Learning languages opens the doors to so many opportunities in life.

Children speak Spanish everywhere

When you can communicate in another language, you can learn from and connect with so many more people. Sometimes, people are intimidated to start learning a new language. This could be for many distinct reasons, but sometimes, it’s because of all the fancy jargon that is often used in language education. Concepts like ‘phonotactics’ or ‘comprehensible input’ might sound super complicated, but in reality, they are just fancy words! Let’s start to break down the jargon barrier by clearly explaining what comprehensible input is, and why it’s an important aspect of language learning.

What is Comprehensible Input?

“Comprehensible input” is just a fancy way of saying that when you’re learning a new language, you need to be able to understand what you’re hearing or reading in order to learn from it. It’s like if someone is talking to you in a language you’ve never heard before in the same way they would speak to someone who is fluent in the language, you won’t learn anything because you can’t understand the language. But if they talk to you in a way that you can mostly understand, even if you don’t know every single word or grammar rule, then you can start to pick up on the meaning of what they’re saying and gradually improve your language skills.

Winter Vocabulary in Spanish

So, in language education, teachers try to present material to learners in a way that is understandable and meaningful to them, so that they can learn and improve their language skills effectively. This might involve using visuals, real-life situations, or simpler language to help learners understand the material. In order to do this effectively, language teachers have to really know their students well. Once they know how much the student can comprehend, they can build off of that and help the student learn more and more.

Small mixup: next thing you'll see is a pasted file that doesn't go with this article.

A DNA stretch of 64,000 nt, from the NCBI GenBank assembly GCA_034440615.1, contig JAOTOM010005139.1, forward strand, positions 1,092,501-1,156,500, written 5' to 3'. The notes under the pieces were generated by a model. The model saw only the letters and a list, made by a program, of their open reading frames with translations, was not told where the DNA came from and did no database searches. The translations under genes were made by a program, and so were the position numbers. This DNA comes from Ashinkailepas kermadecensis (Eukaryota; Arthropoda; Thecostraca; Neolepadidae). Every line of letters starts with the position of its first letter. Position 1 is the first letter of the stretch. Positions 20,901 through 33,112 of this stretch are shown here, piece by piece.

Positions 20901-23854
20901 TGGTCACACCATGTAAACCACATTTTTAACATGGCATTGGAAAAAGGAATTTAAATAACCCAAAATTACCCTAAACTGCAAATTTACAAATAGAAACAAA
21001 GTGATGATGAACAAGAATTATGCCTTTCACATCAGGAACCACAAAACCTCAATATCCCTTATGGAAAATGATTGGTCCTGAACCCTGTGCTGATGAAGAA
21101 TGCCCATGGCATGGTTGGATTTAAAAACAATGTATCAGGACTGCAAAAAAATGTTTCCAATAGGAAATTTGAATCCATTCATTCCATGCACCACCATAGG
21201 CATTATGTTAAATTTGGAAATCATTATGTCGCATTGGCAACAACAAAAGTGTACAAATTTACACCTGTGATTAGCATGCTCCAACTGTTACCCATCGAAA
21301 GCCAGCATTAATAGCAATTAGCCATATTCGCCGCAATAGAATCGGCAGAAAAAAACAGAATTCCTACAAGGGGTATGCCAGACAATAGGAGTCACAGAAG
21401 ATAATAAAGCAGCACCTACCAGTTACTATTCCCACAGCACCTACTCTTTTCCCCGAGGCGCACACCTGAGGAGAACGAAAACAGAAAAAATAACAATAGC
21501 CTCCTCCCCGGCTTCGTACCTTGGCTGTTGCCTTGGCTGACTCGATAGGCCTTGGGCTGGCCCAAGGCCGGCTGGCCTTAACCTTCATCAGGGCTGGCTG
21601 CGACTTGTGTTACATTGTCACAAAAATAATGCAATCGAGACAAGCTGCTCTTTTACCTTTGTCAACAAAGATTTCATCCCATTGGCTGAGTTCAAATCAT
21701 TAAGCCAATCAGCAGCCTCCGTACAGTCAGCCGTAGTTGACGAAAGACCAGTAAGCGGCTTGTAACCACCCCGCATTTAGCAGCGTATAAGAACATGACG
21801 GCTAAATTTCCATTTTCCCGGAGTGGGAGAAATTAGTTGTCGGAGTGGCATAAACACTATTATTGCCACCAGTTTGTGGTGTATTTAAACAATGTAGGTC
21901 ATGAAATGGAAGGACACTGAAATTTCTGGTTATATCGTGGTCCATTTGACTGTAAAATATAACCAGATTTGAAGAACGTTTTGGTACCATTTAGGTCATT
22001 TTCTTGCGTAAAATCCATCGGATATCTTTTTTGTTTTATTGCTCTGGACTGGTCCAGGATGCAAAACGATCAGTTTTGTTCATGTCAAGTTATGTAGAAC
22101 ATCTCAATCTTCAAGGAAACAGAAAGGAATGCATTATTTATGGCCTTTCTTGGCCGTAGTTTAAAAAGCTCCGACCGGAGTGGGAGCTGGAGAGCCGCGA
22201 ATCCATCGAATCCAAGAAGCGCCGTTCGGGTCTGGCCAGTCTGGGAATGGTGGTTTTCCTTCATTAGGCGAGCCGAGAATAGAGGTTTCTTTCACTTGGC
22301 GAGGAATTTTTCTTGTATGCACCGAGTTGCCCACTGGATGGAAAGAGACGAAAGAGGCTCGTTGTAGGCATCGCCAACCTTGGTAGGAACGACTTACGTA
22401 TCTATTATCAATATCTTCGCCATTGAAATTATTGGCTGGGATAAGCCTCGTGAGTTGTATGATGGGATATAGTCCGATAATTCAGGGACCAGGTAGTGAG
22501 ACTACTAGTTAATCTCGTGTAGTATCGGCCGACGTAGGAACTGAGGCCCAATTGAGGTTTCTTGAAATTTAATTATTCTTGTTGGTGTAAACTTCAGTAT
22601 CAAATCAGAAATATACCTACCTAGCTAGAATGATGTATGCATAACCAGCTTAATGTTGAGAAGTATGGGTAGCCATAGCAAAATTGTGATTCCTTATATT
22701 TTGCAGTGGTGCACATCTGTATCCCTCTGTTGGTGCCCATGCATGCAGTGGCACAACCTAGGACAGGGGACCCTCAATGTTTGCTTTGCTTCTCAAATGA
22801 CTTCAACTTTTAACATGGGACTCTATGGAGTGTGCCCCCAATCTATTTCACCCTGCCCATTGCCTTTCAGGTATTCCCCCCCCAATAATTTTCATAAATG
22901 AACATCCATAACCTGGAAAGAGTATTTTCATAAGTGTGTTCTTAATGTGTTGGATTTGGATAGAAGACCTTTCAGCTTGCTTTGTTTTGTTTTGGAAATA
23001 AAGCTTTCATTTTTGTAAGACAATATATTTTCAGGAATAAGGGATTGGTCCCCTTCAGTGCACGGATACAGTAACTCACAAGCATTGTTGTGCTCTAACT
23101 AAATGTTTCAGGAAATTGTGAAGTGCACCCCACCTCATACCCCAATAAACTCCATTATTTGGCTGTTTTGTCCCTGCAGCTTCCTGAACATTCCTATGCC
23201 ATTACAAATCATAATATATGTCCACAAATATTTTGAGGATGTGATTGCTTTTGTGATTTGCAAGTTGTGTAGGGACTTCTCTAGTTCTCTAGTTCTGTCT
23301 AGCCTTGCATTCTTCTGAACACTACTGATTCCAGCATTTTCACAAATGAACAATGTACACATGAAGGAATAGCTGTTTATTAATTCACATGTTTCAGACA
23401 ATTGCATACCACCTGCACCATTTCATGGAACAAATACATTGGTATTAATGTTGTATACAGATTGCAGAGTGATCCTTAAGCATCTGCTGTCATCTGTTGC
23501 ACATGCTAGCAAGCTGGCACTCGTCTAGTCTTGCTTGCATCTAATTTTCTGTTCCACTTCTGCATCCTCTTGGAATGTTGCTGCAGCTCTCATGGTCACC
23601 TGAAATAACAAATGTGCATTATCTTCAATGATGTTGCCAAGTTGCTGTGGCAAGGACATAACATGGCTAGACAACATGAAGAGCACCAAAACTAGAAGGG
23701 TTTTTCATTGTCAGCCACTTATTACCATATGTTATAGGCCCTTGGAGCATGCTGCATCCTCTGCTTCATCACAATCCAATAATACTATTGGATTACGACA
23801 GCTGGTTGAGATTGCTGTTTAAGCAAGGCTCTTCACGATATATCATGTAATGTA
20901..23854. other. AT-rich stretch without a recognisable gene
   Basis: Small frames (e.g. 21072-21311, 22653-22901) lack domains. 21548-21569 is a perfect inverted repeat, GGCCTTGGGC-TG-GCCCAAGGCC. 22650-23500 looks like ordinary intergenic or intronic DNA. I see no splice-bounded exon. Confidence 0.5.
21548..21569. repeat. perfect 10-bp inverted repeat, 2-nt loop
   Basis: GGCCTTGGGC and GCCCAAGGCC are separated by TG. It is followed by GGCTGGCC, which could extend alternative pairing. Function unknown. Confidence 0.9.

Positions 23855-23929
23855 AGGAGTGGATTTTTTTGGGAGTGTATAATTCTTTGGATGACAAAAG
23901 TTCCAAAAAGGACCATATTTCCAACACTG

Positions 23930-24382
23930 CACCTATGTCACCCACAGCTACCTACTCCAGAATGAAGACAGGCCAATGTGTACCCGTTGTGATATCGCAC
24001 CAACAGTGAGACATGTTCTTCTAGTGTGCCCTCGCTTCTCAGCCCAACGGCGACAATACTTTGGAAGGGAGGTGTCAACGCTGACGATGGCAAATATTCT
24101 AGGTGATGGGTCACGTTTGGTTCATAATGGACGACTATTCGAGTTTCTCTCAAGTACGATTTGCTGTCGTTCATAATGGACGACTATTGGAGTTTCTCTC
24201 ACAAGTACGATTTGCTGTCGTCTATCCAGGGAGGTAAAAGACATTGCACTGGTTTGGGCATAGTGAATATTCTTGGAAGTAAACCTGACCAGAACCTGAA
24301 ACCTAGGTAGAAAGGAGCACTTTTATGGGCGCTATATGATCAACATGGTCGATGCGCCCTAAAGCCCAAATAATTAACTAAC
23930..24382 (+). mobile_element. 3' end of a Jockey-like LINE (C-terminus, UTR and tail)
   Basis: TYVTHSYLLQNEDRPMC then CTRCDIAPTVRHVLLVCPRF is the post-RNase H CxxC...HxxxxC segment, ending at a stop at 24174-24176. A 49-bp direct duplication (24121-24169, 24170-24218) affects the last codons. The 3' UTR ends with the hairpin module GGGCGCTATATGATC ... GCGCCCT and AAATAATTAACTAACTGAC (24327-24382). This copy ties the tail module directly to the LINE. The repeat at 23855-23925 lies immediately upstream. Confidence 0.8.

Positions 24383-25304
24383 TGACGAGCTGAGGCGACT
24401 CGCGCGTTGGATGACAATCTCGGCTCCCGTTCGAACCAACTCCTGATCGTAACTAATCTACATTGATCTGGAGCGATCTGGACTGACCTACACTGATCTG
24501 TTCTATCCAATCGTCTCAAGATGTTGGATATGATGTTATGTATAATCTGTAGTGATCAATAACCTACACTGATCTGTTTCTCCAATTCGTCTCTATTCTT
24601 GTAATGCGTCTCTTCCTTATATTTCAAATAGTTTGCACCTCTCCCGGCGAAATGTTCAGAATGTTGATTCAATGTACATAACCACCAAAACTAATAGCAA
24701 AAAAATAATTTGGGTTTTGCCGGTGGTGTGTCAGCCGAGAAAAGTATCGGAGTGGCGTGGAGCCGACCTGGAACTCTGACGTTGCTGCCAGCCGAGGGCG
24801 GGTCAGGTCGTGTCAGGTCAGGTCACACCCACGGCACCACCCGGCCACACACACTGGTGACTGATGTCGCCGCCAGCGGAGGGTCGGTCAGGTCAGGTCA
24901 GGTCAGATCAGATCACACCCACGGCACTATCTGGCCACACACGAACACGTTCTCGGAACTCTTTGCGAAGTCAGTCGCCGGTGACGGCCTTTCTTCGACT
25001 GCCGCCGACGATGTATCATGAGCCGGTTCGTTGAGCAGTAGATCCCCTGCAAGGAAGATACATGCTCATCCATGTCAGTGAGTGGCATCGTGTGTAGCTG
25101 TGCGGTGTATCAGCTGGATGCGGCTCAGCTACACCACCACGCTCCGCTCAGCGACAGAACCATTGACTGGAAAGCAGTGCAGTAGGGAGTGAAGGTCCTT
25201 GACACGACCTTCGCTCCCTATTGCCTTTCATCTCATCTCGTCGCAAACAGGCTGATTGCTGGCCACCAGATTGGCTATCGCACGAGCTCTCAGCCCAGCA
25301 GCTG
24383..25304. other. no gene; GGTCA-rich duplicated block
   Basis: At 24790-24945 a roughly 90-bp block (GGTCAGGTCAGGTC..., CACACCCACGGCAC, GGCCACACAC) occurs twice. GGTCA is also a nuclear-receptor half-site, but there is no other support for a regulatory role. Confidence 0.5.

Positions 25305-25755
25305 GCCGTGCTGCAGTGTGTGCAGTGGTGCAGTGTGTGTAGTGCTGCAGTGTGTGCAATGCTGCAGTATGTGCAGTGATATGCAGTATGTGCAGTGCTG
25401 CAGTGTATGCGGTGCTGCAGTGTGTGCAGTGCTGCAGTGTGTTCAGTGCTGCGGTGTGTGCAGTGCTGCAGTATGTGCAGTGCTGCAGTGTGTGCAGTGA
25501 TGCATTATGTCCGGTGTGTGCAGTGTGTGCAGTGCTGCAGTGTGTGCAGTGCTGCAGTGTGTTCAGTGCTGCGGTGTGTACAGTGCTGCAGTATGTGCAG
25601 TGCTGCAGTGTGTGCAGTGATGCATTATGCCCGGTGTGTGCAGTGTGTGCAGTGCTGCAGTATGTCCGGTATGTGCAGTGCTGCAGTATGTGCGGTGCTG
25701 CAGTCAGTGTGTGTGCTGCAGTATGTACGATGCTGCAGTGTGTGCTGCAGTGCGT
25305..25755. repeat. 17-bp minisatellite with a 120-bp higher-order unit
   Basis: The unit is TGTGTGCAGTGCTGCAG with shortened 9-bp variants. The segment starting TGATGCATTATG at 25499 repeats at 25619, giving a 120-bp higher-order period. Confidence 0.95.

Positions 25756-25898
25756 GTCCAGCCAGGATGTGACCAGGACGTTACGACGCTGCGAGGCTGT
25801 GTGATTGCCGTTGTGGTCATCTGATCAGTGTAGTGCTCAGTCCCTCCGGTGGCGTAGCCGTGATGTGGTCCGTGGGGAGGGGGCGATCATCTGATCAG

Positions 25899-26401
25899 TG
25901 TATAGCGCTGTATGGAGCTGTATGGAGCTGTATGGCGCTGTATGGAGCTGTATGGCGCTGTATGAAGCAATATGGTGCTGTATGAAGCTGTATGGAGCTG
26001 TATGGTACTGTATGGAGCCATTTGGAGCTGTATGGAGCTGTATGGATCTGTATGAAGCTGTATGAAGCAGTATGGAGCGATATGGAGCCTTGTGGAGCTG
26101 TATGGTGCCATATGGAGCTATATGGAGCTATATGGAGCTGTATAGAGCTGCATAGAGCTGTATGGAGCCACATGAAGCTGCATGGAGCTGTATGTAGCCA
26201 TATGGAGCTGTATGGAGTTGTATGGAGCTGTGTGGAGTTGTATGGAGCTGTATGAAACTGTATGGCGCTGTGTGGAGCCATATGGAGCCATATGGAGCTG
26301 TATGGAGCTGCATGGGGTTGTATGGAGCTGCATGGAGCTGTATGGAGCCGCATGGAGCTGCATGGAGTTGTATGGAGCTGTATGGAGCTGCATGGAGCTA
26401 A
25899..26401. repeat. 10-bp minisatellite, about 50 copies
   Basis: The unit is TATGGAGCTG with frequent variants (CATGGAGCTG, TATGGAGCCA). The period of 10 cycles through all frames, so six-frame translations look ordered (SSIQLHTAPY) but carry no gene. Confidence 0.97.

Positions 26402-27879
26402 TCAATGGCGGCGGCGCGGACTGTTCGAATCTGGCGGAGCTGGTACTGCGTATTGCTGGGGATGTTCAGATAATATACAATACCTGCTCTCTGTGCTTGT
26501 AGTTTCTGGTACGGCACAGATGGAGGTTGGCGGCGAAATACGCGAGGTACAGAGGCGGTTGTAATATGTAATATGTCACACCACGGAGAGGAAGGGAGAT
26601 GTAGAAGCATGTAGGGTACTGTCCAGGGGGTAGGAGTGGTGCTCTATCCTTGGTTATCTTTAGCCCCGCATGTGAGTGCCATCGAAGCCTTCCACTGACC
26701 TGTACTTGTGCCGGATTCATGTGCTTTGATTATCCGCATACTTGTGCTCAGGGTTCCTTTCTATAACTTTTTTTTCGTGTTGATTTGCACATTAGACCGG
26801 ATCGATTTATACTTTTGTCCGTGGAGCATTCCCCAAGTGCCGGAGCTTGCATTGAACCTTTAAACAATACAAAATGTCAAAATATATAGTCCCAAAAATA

How Comprehensible Input Helps you Learn a Language

That’s why my teaching style focuses on listening first, then speaking. I begin by getting to know my students and understanding how much input they can comprehend in Spanish. Next, I speak in ways that helps them make connections and begin to gradually understand more and more. Instead of focusing on explicit instruction, I give my students opportunities to listen, observe, and practice using the language in a way that engages them. Just like when we are babies and we learn the language by observing our parents and siblings. This is the natural way to learn language, so it is what I focus on.

I effectively use comprehensible input to help my students learn more in a way that feels natural to them. Worksheets and grammar lessons help too, but I have found that language learners are far more successful when grammar is not the key focus of each lesson. My lessons focus on helping learners develop communicative competencies rather than memorizing grammar rules. When students use the language to communicate and have fun conversations, the learning process is more effective and enjoyable. I keep it fun, engaging, and always target my students’ individual learning styles and current level of proficiency in the language. This way, my students don’t feel lost and they really enjoy making progress in the language.

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